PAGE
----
A voice from above
With innovators across the continent pitching up ideas on how to combat the spread of the Coronavirus pandemic, a drone start-up in Rwanda decided to add its voice to the pool of ideas.
Charis UAS decided to use their drones to act as communication devices, disseminating COVID-19 information to members of the public.
The Rwandan government has embraced technological solutions as a way of solving modern problems in their multifaceted forms; so they allowed their citizens to propose ideas for the latest global problem.
Governments, universities, big corporates and small business were rallying together to cobble up quickfire solutions to effectively combat the crisis and avoid deaths and prolonged economic turmoil. Out came futuristic face masks, innovative ventilator machines, food delivery apps, and contact tracing apps and robots.
Drone delivery company Zipline — already saving lives in the land of a thousand hills, through deliveries of emergency medical supplies — simply expanded their services to cover delivery of important COVID-19 implements, like personal protective clothing and testing equipment.
But for one drone services provider, the challenge was not so much as simply expanding its services, as it was charting a new radical direction altogether.
Charis UAS is a drone services company based in Kigali, offering solutions like drone consulting, drone building and system integration, pilot and safety training; and drone maintenance. With 30 employees spread across six countries in Africa, the company has worked on a number of projects in Rwanda, including spraying pesticides using drones on sites to quell mosquito breeding and malaria.
But all their operations came to a screeching halt when Coronavirus began to spread, and unprecedented lock down measures had to be implemented.
“Many projects that were meant to kick off had to be stopped and we lost some revenue,” Charis UAS CEO Eric Rutayisire told Forbes Africa.
When the government and humanitarian organisations sent out SOS calls for innovative solutions to the global disaster, Rutayisire and his team took the challenge to quickly come up with an innovative way of joining the fight against the pandemic.
Their opportunity to help when they noticed that the local police were having trouble sending out information about COVID-19 quickly enough to have a tangible impact.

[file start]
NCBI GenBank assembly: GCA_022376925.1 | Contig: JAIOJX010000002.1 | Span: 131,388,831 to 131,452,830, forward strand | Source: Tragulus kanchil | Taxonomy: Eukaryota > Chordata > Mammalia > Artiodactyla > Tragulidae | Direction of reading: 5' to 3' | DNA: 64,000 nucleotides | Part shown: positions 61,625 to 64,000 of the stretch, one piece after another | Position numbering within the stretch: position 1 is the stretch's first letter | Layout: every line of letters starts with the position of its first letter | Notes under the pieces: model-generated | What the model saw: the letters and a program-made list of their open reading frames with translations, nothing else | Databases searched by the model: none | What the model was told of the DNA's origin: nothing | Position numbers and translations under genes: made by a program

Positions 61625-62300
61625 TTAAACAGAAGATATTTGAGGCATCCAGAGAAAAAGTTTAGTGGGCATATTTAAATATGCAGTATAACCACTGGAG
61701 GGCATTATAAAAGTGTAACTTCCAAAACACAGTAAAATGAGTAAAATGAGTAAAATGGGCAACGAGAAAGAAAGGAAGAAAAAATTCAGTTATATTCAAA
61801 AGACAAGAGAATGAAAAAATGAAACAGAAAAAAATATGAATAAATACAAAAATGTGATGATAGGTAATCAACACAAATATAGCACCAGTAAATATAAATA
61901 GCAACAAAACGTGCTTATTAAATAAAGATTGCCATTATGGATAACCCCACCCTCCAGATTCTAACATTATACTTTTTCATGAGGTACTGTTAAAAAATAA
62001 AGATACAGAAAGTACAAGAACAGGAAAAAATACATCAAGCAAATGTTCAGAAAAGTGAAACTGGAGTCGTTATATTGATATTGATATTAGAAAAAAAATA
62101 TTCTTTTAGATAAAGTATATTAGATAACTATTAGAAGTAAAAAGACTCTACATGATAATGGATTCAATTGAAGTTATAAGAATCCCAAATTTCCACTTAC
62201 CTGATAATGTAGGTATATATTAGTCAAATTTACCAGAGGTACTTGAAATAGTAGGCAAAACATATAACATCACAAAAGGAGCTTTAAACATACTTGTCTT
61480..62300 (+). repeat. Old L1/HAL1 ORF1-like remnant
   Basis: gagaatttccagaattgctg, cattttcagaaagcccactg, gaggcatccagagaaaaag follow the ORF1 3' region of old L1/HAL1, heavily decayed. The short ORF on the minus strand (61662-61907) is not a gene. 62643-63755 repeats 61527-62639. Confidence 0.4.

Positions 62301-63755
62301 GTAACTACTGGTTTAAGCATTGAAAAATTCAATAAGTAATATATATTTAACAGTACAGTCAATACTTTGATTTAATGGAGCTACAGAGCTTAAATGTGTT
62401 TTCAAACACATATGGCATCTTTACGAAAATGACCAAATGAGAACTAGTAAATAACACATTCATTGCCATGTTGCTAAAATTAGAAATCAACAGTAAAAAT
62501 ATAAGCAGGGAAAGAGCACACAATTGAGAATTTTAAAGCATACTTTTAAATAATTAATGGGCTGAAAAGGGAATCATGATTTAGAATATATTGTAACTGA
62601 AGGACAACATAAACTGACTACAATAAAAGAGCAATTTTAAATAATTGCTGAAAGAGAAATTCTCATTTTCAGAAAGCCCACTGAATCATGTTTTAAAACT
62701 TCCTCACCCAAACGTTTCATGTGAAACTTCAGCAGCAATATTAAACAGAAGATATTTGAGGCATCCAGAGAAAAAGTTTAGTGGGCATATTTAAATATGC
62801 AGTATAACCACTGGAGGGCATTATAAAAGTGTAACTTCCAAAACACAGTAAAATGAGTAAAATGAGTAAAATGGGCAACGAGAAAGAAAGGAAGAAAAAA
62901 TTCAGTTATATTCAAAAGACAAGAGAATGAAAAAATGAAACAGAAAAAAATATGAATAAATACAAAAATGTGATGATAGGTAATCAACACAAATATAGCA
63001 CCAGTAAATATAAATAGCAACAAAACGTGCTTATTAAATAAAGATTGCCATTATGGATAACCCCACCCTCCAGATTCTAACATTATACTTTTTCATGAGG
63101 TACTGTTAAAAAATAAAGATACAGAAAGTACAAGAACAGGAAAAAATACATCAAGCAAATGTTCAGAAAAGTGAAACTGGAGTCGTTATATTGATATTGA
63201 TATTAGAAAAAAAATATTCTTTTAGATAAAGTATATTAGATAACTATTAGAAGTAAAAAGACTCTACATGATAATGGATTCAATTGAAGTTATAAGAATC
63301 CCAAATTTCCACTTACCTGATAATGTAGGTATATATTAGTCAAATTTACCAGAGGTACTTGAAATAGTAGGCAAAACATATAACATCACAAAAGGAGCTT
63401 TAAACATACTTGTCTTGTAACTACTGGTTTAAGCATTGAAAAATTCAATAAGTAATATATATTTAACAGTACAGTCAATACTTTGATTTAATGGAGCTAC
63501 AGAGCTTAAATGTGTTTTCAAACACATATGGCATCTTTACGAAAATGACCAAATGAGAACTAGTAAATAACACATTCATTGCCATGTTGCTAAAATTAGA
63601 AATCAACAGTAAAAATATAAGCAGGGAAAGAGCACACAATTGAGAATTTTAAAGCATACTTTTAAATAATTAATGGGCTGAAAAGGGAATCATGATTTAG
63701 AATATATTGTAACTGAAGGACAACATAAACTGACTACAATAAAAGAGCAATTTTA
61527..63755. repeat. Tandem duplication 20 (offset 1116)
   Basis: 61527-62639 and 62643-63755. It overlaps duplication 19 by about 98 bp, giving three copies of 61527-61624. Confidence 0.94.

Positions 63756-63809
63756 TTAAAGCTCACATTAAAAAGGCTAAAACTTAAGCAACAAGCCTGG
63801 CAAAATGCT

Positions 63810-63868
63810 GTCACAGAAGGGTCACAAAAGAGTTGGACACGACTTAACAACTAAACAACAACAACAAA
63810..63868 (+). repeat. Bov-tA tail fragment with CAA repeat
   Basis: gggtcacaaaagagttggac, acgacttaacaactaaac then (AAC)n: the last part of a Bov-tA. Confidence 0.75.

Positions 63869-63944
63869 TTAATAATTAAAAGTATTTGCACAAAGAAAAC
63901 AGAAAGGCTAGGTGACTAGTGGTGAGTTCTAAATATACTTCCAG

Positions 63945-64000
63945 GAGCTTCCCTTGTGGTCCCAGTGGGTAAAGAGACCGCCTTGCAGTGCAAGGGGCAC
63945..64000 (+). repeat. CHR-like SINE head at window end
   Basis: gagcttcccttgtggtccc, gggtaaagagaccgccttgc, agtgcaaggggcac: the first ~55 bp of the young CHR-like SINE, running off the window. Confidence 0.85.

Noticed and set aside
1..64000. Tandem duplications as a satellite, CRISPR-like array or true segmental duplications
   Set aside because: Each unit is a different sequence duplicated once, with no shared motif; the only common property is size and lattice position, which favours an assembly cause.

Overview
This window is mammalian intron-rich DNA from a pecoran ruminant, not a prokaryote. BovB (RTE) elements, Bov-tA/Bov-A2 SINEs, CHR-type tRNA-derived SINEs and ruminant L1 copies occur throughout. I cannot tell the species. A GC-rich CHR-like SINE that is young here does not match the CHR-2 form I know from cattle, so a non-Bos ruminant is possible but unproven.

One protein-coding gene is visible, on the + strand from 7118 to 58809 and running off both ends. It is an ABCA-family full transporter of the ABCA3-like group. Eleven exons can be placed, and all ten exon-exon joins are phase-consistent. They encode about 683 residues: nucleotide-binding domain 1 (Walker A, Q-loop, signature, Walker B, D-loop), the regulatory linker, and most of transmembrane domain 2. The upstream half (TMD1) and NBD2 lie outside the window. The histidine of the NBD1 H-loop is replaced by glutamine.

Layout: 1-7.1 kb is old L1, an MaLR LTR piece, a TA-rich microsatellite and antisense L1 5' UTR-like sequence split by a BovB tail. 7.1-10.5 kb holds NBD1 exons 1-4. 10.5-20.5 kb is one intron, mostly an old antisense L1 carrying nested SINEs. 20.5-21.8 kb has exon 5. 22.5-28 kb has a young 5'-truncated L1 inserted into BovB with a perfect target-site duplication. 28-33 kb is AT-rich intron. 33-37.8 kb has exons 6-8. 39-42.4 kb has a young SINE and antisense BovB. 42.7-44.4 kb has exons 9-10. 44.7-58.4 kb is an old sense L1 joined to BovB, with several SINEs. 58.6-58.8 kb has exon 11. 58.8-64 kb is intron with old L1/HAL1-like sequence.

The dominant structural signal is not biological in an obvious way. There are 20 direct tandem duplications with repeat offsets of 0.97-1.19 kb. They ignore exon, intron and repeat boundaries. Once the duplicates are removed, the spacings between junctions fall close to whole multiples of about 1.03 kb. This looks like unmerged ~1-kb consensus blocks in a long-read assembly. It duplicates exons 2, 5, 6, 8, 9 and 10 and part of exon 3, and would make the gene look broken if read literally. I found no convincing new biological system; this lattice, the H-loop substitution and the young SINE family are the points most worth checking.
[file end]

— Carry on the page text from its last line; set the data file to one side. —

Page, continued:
“We identified gaps in the way information regarding the disease and the restriction guidelines was being passed to the community,” says Rusayire. “The police would drive around in vehicles with loudspeakers communicating to people. So we approached them with the idea of using drones.”
For this to work, the drones had to be slightly modified.
“We fitted the drones with megaphones and built a communication system that linked them to the police walkie-talkies, enabling them to broadcast messages from wherever they were.”
Seeing as this solution came with very little to no human contact – not to mention the novel excitement of people being addressed by a voice whose owner they could not see – the police quickly bought into the idea. Three to four drones would be dispatched daily to various far-flung districts across the country, with each drone operated by a team of two people.
“Our goal was not to make profits but to support the Rwandan government in the fight against this pandemic. Our company got increased visibility, but that was not our main goal,” says Rutayisire.
Clare Akamanzi, CEO of Rwanda Development Board, a government department tasked with integrating all government agencies responsible for the attraction, retention and facilitation of investments in the national economy, expressed her organisation’s gratitude for the solutions that have so far received in their quest to end the COVID-19 conundrum as soon as they can.
“We have seen many exciting innovative responses from Rwandan entrepreneurs that have clearly demonstrated their great capacity to adapt and innovate for emerging situations,” she said.